From the text itself “one individual is strongly adhesive to constructiveness, another to cruelty, another to benevolence, another to pride, another to family, these dispositions are natural, uniform and permanent. They have never believed that a man can totally change his nature”.

Thus, like eugenics to follow, phrenology was ignoring social and environmental factors (nurture) and instead determining that all human potential was instilled from birth. Given phrenologist claims that all our individual abilities and characteristics are biological organs in the brain, there is an alarming, indeed a total, absence of any physical identification of these organs and how they function.

Examples of Pseudoscience 1: Eugenics

The term Eugenics was coined by Francis Galton in 1883.[5] Eugenics became an established movement and was widely embraced across the globe. It has proven to be scientifically incorrect, in that it exaggerated the extent to which human health, intelligence and behaviours are biologically fixed and inherited, whilst choosing to diminish the impact of social and environmental factors on human development. It created a hierarchy of human types using racial superiority models and other biases against people with disabilities and exposed to poverty and deprived of access to high levels of education that people born into wealth could expect as an entitlement.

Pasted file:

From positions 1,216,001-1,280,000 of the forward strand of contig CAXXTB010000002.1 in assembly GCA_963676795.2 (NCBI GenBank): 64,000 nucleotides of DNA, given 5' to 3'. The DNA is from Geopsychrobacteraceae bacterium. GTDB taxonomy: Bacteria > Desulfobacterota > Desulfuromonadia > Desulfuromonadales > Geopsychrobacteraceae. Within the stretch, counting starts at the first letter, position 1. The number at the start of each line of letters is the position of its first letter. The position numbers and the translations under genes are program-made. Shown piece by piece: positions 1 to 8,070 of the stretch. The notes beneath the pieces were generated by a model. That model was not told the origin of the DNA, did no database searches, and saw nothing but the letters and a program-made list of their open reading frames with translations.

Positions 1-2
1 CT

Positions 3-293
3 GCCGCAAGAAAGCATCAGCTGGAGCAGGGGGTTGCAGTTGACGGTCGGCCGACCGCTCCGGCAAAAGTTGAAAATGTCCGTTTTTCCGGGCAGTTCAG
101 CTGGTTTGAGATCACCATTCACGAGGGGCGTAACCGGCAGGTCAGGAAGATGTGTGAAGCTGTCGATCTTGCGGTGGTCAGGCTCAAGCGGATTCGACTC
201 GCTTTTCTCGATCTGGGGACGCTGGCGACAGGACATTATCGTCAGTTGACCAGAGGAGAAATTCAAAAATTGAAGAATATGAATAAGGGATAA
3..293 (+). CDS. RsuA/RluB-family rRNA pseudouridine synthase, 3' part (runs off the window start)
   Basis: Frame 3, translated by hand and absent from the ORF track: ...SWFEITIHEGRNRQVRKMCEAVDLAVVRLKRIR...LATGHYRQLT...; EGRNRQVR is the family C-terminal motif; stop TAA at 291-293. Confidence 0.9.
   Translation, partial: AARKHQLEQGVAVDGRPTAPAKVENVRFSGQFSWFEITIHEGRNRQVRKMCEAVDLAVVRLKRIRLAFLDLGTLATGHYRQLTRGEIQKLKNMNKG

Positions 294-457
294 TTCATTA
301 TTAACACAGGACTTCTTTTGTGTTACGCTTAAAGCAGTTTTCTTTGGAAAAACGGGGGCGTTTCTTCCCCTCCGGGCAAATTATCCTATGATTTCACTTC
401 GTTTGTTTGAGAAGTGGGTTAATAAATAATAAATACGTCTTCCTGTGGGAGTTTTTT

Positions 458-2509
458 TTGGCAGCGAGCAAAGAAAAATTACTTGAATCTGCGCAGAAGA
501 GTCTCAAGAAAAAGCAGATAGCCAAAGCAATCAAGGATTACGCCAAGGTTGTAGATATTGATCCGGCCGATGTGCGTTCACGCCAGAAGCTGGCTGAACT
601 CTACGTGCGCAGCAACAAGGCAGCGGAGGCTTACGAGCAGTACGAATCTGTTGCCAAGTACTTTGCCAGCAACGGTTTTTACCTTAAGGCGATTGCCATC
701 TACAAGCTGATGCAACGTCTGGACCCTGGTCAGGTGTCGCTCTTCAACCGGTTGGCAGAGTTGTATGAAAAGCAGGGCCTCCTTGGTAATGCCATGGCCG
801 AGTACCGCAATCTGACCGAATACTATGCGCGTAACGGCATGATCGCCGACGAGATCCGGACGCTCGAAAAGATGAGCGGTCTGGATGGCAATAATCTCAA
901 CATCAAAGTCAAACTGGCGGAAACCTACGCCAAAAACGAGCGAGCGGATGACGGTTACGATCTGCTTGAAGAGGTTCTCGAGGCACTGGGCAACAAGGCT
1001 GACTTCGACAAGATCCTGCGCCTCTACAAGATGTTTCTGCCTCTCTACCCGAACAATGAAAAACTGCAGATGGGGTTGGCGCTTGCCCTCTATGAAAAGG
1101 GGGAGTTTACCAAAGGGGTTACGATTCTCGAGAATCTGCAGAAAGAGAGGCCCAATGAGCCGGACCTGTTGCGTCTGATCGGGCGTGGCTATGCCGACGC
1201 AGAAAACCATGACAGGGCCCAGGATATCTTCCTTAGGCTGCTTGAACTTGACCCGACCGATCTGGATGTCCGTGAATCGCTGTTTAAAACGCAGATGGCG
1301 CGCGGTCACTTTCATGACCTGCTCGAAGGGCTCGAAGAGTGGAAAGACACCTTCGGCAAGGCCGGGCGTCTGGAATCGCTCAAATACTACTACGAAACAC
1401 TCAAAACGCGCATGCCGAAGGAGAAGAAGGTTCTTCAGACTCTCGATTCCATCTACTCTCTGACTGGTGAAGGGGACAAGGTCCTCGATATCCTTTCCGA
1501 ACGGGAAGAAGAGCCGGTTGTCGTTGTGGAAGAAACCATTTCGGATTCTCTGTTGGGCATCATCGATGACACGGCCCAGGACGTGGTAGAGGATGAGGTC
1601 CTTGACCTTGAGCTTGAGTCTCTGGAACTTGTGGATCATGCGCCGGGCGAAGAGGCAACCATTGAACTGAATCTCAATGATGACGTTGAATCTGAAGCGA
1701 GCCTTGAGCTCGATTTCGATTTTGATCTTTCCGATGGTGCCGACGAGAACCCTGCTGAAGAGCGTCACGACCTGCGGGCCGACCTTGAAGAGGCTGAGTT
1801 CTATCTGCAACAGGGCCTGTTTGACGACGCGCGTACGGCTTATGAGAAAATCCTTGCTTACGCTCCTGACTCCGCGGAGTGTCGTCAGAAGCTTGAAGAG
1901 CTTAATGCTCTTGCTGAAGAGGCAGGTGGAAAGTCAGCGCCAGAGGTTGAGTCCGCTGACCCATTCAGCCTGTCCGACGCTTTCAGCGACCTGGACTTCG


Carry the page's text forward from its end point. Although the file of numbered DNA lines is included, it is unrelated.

Dark portrait of Francis Galton

Francis Galton, taken from

The notion of superior and inferior people was fervently embraced by Nazi Germany, who coined the term “people unworthy of life”. Some 400,000 such adults were forcibly sterilized, and over 75,000 adults and children with disabilities were killed. This ideological abuse of the notion of true science culminated in the holocaust, where millions were murdered, predominantly Jews, but also gypsies, political dissidents, etc. [6]